As many as 400,000 sheep were driven over the Heber-Reno sheep driveway twice a year. This was a traditional route that had been followed for decades. However, there were no boundaries marking the limits where the sheep were to be kept and flocks often strayed onto rangeland claimed by cattle ranchers. The sheep moved very slowly and consumed much valuable grass when they moved south in the fall and north in the spring.
    Furthermore, sheep pulled the grass up by its roots, while cattle merely clipped it, leaving the roots. This provoked repeated violent encounters between the two interests, all too often resulting in murder. Such was the case when John and Zechariah Booth, goat ranchers from Gisela, took the lives of two young herders. [1]
    The Booth brothers were bad hombres in the eyes of Gila County law officers. John and Zech, together with their brother Nick, had all served time in the Territorial Prison at Yuma for robbery and perjury. The records at the courthouse in Globe indicate they had 18 different indictments between them for everything from switching brands on neighbors’ cattle to assault with deadly weapons. The Booth brothers strongly objected to the sheep drives that crossed near or on range they claimed for their goats, and their anger came to a boil three days before Christmas in 1903...

Historic drought $2.4 billion worse than expected

Texas' worst drought in history just got worse, with new estimates putting the agricultural toll at $7.6 billion for 2011 — $2.4 billion above the original $5.2 billion loss estimate, which already was a record. Wednesday's updated estimate from Texas AgriLife Extension Service economists was $3.5 billion more than the losses for the previous record drought in 2006. “When you are one of the biggest agricultural producing states in the nation, a monumental drought causes enormous losses,” said Texas Agriculture Commissioner Todd Staples. The new record had been anticipated by agricultural officials, who saw harvest and yield estimates for crops weaken and ranchers keep sinking more money into feed since the first total estimate was issued in August. But how high the new total would rise was not known until Wednesday...more

It should be easy: English for the eater

by Alan Guebert

Ranchers have a well-earned reputation for speaking plain English plainly.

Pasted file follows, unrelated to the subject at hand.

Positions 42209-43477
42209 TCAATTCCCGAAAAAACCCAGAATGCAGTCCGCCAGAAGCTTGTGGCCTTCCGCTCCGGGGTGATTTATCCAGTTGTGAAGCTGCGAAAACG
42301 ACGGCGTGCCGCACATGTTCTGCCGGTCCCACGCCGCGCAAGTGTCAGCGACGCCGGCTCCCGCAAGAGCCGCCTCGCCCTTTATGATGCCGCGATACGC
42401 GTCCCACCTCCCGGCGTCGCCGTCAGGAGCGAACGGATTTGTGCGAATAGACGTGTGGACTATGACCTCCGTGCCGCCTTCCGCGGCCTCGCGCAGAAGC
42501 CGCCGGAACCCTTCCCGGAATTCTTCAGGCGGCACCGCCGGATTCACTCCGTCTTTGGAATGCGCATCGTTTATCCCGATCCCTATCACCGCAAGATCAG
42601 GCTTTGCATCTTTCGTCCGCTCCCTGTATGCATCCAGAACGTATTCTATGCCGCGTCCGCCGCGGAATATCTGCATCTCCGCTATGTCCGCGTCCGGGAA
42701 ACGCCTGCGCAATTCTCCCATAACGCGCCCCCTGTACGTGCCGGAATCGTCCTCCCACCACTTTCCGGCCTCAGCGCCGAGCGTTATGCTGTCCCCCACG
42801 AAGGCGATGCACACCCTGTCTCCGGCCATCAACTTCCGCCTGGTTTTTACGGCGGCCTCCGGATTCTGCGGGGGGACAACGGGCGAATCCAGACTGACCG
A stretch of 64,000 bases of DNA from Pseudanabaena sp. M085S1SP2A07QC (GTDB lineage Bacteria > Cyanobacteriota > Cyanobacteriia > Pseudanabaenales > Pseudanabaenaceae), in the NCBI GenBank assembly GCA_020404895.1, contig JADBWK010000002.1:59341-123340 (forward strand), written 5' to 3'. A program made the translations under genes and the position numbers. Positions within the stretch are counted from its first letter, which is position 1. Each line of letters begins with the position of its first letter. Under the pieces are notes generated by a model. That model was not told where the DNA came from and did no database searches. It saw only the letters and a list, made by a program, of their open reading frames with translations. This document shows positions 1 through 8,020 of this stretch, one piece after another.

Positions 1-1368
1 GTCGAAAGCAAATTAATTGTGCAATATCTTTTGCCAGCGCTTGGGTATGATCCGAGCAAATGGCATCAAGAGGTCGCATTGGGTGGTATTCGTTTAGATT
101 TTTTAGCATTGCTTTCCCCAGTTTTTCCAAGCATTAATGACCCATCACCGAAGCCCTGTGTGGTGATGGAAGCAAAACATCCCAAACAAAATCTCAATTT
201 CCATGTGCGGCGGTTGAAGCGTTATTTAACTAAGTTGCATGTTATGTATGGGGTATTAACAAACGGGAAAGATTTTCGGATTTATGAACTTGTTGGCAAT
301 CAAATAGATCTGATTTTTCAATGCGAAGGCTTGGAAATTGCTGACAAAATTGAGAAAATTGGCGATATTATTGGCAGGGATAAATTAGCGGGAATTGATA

Translation
As such, cowboys instantly translate phrases like “government revenue enhancements” and “now pursuing other career opportunities” into “tax increases” and “got fired” without one twitch of their upper lip or one hitch in their giddyup.
So what do these straight talkers call “lean finely-textured beef,” the pieces of beef that, according to meatpacker mouthpiece J. Patrick Boyle, are so tiny they “are nearly impossible to separate using a knife” and must be heated slowly to separate the “fat from tissue,” then spun in a centrifuge before being sprayed with ammonia gas to kill any pathogens and flash frozen into, well…
Pink slime
Well, cowboys and their customers wouldn’t call it what two former U.S. Department of Agriculture scientists, Gerald Zirnstein and Carl Custer, called it on ABC News March 7. They called it “pink slime.”
Nor would cowboys call it something that “kind of looks like play dough,” a suggestion from Kit Foshee, who ABC News identifies as “a corporate quality assurance manager at Beef Products Inc., the company that makes pink slime.”
Foshee, who knows both English and his company’s product well, adds that the “play dough” is “pink and frozen; it’s not what the typical person would consider meat.”
That’s if the “typical person” knew that pink slime — or lean finely-textured beef — even existed or that an estimated 70 percent of the ground beef sold in supermarkets today contains it.
Not a new thing
In fact, it’s a fair bet that few cowboys know what it is or that it’s been around for 20 years.
The irony to this slimy mess is that a cowboy — or at least one of Big Beef’s Big Bosses — Jo Ann Smith, a past president of the National Cattlemen’s Association, the forerunner of today’s National Cattlemen’s Beef Association, and a former USDA food safety czar under the first President Bush, gave the process the government go-ahead to become what it is today: another reason for consumers to walk past the meat counter.
Beef trimmings
According to a Dec. 10, 1991, Kansas City Star story, Smith, while head of USDA meat inspection, had to choose between labeling this new technology “something like ‘beef trimmings’” — the meatpackers’ preferred phrase — or “what the underlings at USDA wanted it (called) …‘partially defatted beef.’”
Smith’s NCA pals liked “beef trimmings” because the more appealing phrase could “enhance the value of the beef carcass as much as $7 a head.”
Smith followed the money; she approved the “trimming” option and the trimming of dollars from unsuspecting consumers began shortly thereafter.

Really?

Wednesday, March 21, 2012

'Global warming' gets a rebranding